The Two Koreas - Science Island
"Science Island" is the third release by Toronto's Two Koreas, their third extended exploration of a sound that is quickly becoming their own. A combination of post-rock, Mission of Burma-esque dirge punk, shoegaze and good solid power pop, The Two Koreas play mighty, majestic and catchy rock, which manages to hit on both timeless and original grooves.
The minimal punk poetry of "Midnight Brown" and "Withering Heights" are truly hypnotic, as are "Disco-Slave Heaven" and "Dinck Helen;" both seemed tossed off, brilliant asides, or, more likely, easy brilliance of the band.
The closer, "Majored in Swimming," is monumental: loud, dramatic, funny, and otherworldly. Many a band would be happy with this as their ultimate statement. Something tells me that The Two Koreas are just getting going.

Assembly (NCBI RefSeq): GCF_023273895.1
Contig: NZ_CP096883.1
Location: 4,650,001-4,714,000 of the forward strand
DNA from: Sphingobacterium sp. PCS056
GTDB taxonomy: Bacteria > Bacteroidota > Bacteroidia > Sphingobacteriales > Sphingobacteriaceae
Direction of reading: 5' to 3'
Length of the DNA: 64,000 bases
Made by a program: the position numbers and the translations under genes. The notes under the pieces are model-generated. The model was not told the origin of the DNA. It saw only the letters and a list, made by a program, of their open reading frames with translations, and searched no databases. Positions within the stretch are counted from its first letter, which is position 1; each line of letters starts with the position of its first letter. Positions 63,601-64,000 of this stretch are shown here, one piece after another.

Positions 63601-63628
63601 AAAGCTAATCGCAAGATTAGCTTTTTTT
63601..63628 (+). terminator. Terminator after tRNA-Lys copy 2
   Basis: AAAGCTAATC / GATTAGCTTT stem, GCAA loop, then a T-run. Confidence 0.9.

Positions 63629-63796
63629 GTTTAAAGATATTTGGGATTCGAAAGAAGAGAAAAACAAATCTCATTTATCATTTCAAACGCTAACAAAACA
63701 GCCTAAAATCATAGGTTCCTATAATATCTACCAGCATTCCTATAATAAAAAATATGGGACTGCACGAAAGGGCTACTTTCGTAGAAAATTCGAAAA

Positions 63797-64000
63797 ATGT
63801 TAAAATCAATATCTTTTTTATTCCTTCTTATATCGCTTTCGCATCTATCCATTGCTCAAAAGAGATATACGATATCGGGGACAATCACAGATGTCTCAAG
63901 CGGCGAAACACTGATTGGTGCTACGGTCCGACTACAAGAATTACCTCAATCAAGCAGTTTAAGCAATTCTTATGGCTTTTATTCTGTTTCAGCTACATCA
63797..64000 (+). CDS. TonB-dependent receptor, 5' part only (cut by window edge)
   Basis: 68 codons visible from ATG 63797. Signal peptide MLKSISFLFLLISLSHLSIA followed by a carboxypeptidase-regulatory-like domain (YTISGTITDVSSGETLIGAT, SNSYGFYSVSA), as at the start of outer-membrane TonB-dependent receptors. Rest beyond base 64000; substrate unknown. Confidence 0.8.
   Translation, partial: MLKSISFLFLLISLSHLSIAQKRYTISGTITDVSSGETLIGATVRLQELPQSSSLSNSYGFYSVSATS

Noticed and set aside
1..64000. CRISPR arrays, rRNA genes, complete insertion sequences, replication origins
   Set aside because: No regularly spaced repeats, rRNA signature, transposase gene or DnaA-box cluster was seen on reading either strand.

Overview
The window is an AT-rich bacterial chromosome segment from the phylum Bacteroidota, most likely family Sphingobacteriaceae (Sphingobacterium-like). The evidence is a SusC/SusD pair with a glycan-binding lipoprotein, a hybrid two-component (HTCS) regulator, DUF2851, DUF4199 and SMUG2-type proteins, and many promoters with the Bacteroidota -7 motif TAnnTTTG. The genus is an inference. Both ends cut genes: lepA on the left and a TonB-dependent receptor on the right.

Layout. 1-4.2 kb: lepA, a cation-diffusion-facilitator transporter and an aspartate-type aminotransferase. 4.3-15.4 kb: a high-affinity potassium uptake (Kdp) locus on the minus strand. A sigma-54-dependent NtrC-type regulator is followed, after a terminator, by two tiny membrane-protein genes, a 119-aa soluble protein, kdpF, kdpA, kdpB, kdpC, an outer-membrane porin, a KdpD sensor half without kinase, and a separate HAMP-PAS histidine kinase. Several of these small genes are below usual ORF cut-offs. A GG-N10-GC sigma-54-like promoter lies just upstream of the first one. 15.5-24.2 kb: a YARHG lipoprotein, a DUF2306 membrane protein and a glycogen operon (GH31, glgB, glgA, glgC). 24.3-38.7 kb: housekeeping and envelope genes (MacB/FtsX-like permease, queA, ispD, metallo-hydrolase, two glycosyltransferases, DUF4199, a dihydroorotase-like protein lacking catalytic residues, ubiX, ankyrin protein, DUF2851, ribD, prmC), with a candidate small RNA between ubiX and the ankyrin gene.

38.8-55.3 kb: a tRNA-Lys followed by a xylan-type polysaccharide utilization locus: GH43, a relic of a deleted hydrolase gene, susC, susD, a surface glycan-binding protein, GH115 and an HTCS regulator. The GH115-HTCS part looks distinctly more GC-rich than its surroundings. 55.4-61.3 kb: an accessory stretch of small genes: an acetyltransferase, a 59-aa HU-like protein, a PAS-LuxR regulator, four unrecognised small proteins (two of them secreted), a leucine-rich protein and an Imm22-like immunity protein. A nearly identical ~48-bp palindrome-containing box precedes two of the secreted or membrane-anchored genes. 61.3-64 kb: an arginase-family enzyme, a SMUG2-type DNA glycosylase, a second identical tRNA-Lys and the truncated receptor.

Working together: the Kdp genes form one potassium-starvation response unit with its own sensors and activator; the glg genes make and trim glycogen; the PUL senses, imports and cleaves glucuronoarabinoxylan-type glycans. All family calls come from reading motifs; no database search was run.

In the non-existent world of expectations, a band's third record is supposed to be the mature one, the record where the band hit their stride or fail to build off of whatever earlier success they've had or just recycle in hopes no one knows the difference. But expectations are what you think might or hope might happen, rarely what does. "Science Island" neither looks ahead or back but sits in its own space, exploring, expanding, discovering just how much there is to work with. The Two Koreas have a sonic world of unknown depths.
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